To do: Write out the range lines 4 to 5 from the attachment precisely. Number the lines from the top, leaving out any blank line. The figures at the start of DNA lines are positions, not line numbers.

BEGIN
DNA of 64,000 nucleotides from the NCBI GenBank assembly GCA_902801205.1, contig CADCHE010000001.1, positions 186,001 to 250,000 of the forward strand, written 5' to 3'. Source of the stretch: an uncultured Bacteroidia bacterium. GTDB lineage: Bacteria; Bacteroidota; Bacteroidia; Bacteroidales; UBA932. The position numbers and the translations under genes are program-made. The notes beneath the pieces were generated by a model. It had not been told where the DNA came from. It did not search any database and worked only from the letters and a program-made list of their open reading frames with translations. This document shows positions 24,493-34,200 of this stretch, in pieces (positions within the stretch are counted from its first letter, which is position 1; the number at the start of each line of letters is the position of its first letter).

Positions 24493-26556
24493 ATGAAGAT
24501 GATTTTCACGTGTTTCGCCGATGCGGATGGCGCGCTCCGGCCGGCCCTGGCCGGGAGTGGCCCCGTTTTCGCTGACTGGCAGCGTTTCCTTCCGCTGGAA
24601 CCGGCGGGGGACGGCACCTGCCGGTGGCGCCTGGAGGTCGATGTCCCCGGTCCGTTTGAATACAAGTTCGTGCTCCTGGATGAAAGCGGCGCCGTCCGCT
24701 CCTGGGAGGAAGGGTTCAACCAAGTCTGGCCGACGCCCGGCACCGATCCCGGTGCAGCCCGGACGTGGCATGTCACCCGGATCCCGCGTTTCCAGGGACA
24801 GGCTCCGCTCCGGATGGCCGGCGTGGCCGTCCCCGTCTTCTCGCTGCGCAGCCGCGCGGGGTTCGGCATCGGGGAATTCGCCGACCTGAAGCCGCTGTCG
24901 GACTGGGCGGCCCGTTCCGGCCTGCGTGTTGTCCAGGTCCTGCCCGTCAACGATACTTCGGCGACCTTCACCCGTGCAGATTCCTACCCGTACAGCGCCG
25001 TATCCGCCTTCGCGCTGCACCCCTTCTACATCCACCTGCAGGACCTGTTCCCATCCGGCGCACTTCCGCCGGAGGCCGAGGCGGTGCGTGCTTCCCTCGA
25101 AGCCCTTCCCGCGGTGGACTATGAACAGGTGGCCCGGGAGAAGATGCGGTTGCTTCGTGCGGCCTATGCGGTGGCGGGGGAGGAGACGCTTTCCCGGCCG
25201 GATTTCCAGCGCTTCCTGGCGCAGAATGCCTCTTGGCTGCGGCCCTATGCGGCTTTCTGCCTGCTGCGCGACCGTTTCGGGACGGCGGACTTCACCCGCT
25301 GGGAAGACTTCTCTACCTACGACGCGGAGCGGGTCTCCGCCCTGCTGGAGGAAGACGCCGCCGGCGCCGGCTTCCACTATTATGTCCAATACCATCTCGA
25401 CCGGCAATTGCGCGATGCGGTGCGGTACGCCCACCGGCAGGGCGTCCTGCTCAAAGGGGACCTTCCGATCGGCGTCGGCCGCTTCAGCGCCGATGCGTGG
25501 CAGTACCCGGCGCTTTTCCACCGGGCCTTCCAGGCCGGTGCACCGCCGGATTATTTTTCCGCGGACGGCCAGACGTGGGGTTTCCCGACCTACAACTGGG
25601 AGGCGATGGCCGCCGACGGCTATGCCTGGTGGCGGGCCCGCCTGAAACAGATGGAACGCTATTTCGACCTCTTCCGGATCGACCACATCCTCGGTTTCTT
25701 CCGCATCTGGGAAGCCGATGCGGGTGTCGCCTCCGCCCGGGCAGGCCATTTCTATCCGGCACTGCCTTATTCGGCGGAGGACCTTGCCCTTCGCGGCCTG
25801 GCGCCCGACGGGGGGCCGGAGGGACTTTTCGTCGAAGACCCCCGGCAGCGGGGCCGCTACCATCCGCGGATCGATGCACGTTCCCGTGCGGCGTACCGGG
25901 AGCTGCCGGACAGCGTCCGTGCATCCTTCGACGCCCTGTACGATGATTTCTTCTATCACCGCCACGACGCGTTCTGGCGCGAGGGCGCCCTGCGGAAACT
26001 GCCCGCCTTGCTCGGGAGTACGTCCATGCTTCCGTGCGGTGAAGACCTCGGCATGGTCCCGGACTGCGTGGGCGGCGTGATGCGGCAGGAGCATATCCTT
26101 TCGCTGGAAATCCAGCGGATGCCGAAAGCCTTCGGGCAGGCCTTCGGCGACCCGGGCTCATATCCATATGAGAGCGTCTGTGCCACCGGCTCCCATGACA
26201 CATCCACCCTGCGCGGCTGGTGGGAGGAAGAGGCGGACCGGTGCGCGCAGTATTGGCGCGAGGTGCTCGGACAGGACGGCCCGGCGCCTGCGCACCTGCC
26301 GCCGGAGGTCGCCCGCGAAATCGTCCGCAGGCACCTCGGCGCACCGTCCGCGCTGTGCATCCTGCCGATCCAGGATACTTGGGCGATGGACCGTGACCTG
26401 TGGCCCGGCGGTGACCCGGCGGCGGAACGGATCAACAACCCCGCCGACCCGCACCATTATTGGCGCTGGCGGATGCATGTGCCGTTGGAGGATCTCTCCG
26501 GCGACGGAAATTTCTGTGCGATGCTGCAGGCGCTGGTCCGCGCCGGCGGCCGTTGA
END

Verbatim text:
24501 GATTTTCACGTGTTTCGCCGATGCGGATGGCGCGCTCCGGCCGGCCCTGGCCGGGAGTGGCCCCGTTTTCGCTGACTGGCAGCGTTTCCTTCCGCTGGAA
24601 CCGGCGGGGGACGGCACCTGCCGGTGGCGCCTGGAGGTCGATGTCCCCGGTCCGTTTGAATACAAGTTCGTGCTCCTGGATGAAAGCGGCGCCGTCCGCT